But since then I have kept quite a few creatures in my home that couldn't have cared less about me, and it was still worth it. There is something to be said for having other living things around. And there is no better way to understand another creature than to live with it, day in and day out, observing its habits and being surprised by its idiosyncrasies. 

My husband once brought home a tire track eel. At first, I was a bit horrified. I felt no affinity for the creature whatsoever. It looked like something I would hope to find on some rice at the sushi restaurant, and the way it was looking at me implied that it had the same idea about me, too. 

They are carnivorous, smart, and energetic creatures. The eel was active at all times of the day, and turned out to be an uncanny escape artist. We had our tank divided to keep the convict cichlid from chewing on everyone else, but the tire track eel viewed the divider as a challenge. He always had to be on the other side of it. He also figured out how to get into the filter tank outside the main tank, several times. We started keeping the water level low to discourage his antics, but we still found him in the filter every few days or so. 

Over time, I grew to admire the eel. He was funny. He liked to hang out with the catfish in his private cave. The catfish was shy and hated having the eel with him, which seemed to delight the eel. The eel also seemed to relish tormenting the cichlid, who was territorial and felt compelled to pick a fight with anyone who came near. When the eel wasn't in the cichlid's side of the tank moving her rocks around, he was on the other side of the divider, mocking her as the cichlid attacked the divider over and over again. 

At this point I can imagine most people are thinking: "you are anthropomorphizing your fish." And it's true. But I would argue that it's a healthy exercise to try to understand the behavior of alien creatures in terms of our own motivations. This is one of the very reasons that parents give their children pets, even though children are notoriously bad with responsibility. Having a pet is an excellent way to learn empathy.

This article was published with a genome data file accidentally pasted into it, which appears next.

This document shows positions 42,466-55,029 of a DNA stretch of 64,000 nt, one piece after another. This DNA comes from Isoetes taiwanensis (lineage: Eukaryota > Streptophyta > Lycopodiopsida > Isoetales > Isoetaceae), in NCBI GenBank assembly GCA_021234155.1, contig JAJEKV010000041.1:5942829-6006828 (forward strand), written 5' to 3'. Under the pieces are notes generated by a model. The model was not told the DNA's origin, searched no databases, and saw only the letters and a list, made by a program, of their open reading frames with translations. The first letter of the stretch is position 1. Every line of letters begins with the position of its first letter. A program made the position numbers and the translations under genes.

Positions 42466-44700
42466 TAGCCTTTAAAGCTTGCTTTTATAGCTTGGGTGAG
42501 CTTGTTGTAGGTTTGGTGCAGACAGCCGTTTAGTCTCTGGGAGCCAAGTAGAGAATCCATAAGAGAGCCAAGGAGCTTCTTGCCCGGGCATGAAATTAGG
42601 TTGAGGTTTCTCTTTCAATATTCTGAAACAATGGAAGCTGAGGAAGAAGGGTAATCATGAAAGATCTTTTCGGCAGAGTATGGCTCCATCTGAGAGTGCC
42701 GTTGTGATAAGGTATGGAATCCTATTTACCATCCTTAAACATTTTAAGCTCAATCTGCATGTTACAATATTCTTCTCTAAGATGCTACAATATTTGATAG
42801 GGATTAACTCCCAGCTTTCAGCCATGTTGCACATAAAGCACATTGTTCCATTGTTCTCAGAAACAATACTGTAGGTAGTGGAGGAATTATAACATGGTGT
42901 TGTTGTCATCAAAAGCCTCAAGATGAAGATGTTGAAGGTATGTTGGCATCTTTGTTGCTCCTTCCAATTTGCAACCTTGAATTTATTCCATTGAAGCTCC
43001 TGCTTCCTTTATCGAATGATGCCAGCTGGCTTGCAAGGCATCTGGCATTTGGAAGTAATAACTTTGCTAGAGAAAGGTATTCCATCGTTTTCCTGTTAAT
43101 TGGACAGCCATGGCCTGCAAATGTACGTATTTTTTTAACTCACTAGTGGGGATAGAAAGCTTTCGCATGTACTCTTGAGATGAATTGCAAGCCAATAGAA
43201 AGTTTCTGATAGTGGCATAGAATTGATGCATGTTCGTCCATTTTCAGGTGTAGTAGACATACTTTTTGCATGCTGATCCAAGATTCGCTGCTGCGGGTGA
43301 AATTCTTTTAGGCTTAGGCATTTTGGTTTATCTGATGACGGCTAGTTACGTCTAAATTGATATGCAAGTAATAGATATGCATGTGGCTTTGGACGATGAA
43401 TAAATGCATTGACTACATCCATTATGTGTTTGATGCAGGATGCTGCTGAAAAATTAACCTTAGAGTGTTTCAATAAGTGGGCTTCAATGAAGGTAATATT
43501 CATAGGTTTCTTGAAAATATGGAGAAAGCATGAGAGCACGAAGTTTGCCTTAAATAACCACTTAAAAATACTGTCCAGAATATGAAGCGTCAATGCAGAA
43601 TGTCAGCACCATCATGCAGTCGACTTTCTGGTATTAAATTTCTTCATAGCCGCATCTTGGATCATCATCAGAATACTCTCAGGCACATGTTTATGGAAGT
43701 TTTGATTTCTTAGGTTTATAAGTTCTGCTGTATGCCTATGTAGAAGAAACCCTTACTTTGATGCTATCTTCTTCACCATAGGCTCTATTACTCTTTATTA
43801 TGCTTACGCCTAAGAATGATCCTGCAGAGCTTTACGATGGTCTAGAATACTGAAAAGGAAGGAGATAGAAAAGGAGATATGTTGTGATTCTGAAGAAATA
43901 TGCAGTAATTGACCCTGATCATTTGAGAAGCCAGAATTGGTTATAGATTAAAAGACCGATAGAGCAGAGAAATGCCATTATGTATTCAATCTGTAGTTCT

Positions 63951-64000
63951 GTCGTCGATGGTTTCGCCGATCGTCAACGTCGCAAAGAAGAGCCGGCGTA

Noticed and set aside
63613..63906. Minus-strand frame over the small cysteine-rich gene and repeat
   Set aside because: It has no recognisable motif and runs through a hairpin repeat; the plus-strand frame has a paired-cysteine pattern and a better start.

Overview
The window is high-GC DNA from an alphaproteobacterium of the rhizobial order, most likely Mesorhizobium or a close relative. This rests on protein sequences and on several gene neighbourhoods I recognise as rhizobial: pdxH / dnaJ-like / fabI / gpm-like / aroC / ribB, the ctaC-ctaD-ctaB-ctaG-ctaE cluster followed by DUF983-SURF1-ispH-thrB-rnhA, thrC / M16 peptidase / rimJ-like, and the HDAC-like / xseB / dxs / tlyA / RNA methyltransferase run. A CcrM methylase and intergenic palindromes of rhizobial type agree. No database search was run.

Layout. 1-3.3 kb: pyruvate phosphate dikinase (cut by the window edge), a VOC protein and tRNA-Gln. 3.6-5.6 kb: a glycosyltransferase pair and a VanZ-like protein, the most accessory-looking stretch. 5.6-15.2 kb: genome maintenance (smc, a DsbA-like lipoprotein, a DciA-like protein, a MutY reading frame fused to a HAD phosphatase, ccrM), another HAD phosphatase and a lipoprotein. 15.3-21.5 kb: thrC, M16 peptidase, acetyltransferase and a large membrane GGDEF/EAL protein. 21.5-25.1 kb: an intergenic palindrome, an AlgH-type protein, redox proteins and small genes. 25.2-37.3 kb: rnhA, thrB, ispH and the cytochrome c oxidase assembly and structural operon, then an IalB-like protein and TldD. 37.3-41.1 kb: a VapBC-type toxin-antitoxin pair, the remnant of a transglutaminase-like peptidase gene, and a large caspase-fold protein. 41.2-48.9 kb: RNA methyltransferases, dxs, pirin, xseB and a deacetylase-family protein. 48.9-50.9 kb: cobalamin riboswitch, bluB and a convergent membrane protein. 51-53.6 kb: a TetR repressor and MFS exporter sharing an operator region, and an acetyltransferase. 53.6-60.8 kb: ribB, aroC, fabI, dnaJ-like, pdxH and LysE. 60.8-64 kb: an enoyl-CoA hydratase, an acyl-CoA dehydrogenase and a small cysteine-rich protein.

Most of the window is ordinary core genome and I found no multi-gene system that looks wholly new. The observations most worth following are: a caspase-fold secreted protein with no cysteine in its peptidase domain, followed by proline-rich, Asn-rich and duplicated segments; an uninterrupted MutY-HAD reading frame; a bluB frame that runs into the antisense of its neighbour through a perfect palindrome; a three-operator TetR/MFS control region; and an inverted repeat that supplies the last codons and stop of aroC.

Whatever the eel was up to, one thing was abundantly clear: he was bored. He was an intelligent animal, and after years of watching him, I grew to admire his intelligence and ingenuity and to feel bad that we weren't providing him with enough entertainment. When the tire track eel died after an unfortunately successful escape attempt (suicide attempt?), I was genuinely distraught. In my mind, eels are no longer something to eat or be afraid of. They are now something to admire and enjoy. 

And that in a nutshell is the totally reasonable reason that people keep pets. We all struggle to survive, endure, thrive and abide. And in the end we know we will all lose this battle. We feel a connection with other collections of molecules trying to do the same thing. 

There is something freaky and special about life. Life is all about bucking the system. It's a big F-U to the man, to entropy. We know we are just eddies in time, but it's glorious while it lasts. And whether you are cuddling a fat furry cat who is purring on your stomach, watching a cichlid fish sort the rocks in its den, or listening to your hermit crabs clicking to each other in the middle of the night, there is something irresistible and wonderful about life.